If humans want to become intergalactic creatures, it is obvious that we will have to travel long distances by light years to a planet that can support life in a distant galaxy. Last year, the neighboring galaxy Proxima Centauri became a bright candidate - on which several exoplanets (exoplanets - exoplanets) have the potential to become the second Earth.
Proxima Centauri is 4.2 light-years from Earth, a distance of 6,300 years with current technologies we have. Such a long journey will take generations, and those on the historic journey will not be able to see the new roof firsthand (unless we have successfully developed cryogenic technology). Their will be the first generation to set foot on the distant planet.
Proxima Centauri through the "eye" of the Hubble telescope.
To prepare for this trip, we consider the spacecraft, the technology to synthesize the fuel on the move, the essential food, but sometimes we forget the simplest question: how much does the crew need Are you the only one who can guarantee a noble mission with a high chance of success? What is the minimum number of people required to stay aboard to ensure that the descendants of Generation # 1 are genetically healthy?
Today, we can answer this question thanks to the work of Frédéric Marin, a researcher working at the University of Strasbourg and Camille Beluffi, working for the research firm Casc4de; Both of them are French nationals. They calculated the crew survival rate with the number of different members, along with specific reproduction rules for the mission to succeed.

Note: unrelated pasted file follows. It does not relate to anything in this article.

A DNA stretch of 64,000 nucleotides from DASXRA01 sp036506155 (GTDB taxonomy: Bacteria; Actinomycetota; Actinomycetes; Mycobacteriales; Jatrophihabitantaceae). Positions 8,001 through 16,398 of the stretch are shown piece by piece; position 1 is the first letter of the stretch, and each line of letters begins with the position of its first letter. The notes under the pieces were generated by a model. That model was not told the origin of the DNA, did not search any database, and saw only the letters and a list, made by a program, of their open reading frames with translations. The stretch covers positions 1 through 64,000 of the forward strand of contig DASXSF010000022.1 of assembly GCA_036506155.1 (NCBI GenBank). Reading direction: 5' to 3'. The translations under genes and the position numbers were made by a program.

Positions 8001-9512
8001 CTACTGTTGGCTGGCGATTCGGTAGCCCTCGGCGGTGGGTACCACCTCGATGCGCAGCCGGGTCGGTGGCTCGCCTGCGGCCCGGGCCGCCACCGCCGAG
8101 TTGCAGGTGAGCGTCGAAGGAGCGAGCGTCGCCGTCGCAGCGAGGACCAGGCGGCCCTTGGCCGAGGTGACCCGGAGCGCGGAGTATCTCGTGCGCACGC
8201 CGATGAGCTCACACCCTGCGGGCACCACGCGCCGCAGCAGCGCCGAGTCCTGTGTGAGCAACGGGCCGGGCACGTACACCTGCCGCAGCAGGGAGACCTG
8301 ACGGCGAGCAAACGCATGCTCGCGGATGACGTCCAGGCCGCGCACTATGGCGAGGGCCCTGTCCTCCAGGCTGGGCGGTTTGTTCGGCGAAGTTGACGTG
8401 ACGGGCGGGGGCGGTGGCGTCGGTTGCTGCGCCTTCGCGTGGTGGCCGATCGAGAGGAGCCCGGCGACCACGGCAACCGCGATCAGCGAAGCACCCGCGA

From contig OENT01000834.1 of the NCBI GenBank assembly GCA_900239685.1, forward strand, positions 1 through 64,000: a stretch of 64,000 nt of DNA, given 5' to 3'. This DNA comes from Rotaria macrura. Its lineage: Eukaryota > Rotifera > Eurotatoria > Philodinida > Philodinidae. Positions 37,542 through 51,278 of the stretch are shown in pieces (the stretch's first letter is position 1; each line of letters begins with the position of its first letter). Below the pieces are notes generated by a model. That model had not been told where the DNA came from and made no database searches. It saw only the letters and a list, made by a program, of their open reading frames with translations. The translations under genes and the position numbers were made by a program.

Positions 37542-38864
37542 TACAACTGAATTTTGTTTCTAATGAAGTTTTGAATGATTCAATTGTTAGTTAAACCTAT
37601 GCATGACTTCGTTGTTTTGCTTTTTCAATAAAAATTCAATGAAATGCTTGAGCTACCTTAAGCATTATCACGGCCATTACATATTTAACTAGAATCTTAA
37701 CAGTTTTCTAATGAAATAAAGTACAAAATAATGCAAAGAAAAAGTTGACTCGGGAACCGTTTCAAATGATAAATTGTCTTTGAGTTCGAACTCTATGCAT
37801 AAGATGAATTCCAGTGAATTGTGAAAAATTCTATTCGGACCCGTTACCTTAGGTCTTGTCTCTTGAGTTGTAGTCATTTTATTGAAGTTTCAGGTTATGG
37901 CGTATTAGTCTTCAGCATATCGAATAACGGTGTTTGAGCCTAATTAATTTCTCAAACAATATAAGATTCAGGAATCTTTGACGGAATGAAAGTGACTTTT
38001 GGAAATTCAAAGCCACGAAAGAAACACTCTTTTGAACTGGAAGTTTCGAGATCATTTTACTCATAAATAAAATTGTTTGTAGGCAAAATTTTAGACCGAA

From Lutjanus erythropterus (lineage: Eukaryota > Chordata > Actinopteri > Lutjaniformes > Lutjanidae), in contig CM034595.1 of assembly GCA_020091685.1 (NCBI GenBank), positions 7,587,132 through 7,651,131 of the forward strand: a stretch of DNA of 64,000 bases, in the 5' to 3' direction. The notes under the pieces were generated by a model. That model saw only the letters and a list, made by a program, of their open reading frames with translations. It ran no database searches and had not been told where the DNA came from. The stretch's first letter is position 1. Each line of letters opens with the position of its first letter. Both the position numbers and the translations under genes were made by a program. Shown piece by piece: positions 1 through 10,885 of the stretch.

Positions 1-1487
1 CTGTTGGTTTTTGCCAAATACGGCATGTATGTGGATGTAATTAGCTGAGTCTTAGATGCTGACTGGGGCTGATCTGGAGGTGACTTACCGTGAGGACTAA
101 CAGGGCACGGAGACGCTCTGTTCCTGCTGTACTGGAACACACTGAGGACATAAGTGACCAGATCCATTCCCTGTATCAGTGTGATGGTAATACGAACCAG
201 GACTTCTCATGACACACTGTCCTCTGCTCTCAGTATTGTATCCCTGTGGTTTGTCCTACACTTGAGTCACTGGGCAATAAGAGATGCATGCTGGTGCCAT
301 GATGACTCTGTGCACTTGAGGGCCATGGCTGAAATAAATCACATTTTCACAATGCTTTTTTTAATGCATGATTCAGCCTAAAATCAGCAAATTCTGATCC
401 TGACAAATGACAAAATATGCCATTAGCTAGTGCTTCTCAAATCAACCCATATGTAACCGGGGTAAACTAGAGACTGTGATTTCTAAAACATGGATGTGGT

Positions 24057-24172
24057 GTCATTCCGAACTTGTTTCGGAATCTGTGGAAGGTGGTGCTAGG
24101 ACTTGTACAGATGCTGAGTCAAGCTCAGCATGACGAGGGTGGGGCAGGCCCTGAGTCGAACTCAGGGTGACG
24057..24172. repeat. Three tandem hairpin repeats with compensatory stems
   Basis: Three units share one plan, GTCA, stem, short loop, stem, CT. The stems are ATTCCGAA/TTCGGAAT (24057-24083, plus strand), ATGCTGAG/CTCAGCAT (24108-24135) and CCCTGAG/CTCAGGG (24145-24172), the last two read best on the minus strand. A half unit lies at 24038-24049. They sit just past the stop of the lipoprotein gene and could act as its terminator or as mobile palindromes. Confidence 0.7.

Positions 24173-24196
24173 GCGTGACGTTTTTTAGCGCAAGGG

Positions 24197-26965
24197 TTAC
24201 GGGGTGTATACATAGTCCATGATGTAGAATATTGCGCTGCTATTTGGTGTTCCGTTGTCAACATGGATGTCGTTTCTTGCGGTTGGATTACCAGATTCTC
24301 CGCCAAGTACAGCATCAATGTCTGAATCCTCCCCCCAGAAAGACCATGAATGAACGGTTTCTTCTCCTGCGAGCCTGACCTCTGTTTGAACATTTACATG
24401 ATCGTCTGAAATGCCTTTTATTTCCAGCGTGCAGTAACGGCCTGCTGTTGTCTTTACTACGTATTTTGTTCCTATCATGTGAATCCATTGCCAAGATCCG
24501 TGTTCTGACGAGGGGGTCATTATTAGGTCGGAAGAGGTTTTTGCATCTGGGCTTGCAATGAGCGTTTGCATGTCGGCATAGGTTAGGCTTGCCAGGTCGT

First , we need a little context. Scientists and engineers have studied the different ways that humans can be brought to the nearest star system. The two most obvious factors are the distance in light years between the two star systems and the current speed of the spacecraft.
The Apollo 11, which took man to the moon, flies at 40,000 km / h; At this incredible speed, we will reach Proxima Centauri in . over 100,000 years. Fortunately, the spacecraft was much faster than before. For example, the solar probe - the Parker Solar Probe, scheduled to be launched this year, will fly at a speed of more than 700,000 km / h, about 0.067% the speed of light.
Parker Solar Probe, NASA's Sun probe.
Marin and Beluffi use the above figures to calculate.'At this rate, an interstellar journey to the planet Proxima Centauri b will still take 6,300 years , ' they said. If the average human age is 70 years, 6,300 years would be equivalent to 90 generations .
It is not easy to choose the # 1 crew on the historic journey. Important factors include the number of men and women in the group, the age and life expectancy of the cough, the success rate of having children, the capacity of the ship and more. Other factors include the age at which a child is born, how close a couple is planning to have children, how many children they can have, etc.